Politics and LA Jewry: Where once Jews operated as “petitioners” seeking their legal and social standing as full citizens, today other ethnic communities see Jews as the essential “power-brokers” of Los Angeles. Today, the Jewish community is seen as the embodiment of the former “white establishment” or the new WASP’s (White Anglo-Saxon Protestants).

Already as early as the mid-19th century, Jews developed connections with Latino leaders. During the post-Second World War period, Jews would be instrumental in this city to assist in securing political rights and access for Hispanics. Similar political and social ties were established with Chinese and Japanese Americans at the turn of the 20th century that would contribute to the expansion of these relationships during and after the Second World War. During the civil rights era, rabbis and Jewish organizations working with African American clergy and community leaders advanced the cause of civil rights and social access for minorities.

Today, as Latino’s affirm their political clout in this city, Asian Americans are emerging as the new petitioners for access and influence, while African-Americans are seeking to reclaim their earlier political presence. In turn, the Jewish political equation appears to be in transition. These new and changing political roles are being constructed at the very time when some prominent Jewish elected officials have left the public square and where others, including the current mayor (Eric Garcetti), city attorney (Mike Feuer) and city controller (Ron Galperin) are taking up the banner of governmental leadership. Power and credibility for Jews today is as much about economic access and prowess both inside and outside the halls of government as it is about electing one’s own political elites.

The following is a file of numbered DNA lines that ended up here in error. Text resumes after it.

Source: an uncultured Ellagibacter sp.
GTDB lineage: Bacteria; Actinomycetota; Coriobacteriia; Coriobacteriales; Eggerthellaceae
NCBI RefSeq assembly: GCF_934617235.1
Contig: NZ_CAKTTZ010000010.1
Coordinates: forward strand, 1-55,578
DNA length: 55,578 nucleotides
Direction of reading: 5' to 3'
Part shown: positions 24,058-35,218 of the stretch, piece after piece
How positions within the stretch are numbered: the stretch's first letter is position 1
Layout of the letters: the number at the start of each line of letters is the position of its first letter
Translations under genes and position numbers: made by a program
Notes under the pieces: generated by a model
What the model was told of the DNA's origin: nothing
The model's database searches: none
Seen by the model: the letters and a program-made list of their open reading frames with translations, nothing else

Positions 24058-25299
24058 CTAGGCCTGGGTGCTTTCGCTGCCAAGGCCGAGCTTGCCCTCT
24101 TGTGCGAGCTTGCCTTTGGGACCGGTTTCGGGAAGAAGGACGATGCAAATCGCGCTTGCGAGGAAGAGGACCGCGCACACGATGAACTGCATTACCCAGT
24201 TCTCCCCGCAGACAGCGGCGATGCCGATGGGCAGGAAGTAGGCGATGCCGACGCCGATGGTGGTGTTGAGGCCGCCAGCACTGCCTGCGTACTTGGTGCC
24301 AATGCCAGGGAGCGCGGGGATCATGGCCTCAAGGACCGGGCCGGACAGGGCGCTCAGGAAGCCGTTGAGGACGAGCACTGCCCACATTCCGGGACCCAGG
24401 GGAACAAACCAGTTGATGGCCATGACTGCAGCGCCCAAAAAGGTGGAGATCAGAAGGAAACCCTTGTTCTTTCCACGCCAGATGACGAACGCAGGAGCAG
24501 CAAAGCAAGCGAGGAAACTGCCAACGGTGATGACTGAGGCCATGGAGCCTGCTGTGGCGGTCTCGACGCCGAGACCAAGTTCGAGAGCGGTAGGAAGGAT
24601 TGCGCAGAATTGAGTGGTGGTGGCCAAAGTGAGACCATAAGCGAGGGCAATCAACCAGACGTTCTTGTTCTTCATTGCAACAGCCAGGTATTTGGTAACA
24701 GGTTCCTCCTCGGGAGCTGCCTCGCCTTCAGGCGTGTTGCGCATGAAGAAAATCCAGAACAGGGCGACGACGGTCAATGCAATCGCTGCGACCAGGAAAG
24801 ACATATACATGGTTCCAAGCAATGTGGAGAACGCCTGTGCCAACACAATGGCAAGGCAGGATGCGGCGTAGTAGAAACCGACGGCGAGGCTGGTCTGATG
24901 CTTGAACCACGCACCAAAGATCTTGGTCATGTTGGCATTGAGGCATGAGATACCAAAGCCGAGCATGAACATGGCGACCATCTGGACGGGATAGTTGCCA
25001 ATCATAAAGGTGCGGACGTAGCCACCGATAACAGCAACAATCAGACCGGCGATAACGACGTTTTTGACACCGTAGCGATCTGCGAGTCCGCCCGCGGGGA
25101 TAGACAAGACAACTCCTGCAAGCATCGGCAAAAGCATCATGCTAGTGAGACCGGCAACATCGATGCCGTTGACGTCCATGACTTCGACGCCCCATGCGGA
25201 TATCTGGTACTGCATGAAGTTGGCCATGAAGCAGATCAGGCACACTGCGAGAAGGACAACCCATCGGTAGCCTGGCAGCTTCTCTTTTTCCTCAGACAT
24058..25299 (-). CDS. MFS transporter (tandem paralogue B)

The New Political Voices: In more recent times this binding together of political activism with Jewish progressive ideals has begun to be reshaped and challenged by the arrival and emergence of new Jewish constituencies. As large communities of Israeli, Iranian and Russian Jews have entered the LA scene, along with a growing presence of Orthodox Jews, creating another dimension to Jewish politics in Southern California, the rise of the Jewish political right. This phenomenon has contributed to a growing Jewish presence within the Republican Party, casting an alternative voice to the traditional liberal commitment.

LA’s Distinctive Features:

Geography and financial clout represent two important markers in shaping the character and development of Los Angeles and its Jewish community. Beyond the fact that LA emerged as a major Jewish center considerably later than eastern and mid-western Jewish communities, the historic imprint of western “independence” and distinctive lifestyle features comes into play when assessing how the Jews of Los Angeles distinctively define themselves in comparison with their co-religionists elsewhere.

The divide between east and west continues to play a defining factor in Los Angeles’ general relationship to the nation and more directly in defining how these geographical tensions play into the Jewish communal wars. Along with other key social indicators, the factor of “distance” and the power of regional “culture” have influenced the patterns of communal affiliation and religious participation.